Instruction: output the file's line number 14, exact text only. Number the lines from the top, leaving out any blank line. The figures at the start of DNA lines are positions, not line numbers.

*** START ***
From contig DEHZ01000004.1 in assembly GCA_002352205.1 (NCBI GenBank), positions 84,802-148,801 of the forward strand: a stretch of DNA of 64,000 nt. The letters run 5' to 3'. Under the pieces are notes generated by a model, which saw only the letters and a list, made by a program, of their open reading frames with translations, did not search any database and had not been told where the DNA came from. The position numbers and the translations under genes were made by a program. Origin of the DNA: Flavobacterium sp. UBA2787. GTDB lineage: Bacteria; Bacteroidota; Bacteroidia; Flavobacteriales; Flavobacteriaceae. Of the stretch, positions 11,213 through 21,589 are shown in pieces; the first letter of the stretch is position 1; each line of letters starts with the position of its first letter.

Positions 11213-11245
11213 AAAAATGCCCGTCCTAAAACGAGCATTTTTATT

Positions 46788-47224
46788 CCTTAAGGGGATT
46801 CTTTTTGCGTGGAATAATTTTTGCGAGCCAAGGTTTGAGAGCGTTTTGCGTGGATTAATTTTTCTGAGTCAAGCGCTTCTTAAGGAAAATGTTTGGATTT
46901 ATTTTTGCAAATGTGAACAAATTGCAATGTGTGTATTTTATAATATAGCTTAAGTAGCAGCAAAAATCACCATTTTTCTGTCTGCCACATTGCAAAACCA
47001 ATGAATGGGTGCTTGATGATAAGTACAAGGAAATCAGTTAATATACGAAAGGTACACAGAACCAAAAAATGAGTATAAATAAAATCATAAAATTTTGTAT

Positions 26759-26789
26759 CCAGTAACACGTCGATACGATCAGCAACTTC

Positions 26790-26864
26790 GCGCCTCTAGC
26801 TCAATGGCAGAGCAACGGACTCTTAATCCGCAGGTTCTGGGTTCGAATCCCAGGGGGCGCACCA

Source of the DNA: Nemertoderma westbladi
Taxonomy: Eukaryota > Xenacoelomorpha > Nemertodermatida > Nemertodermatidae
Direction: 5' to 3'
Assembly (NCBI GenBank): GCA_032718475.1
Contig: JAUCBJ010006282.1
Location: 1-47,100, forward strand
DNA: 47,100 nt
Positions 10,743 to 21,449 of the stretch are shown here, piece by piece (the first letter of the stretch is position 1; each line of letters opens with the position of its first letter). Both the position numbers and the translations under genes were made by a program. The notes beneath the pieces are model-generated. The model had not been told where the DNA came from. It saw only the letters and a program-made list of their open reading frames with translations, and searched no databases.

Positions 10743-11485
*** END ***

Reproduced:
Source of the DNA: Nemertoderma westbladi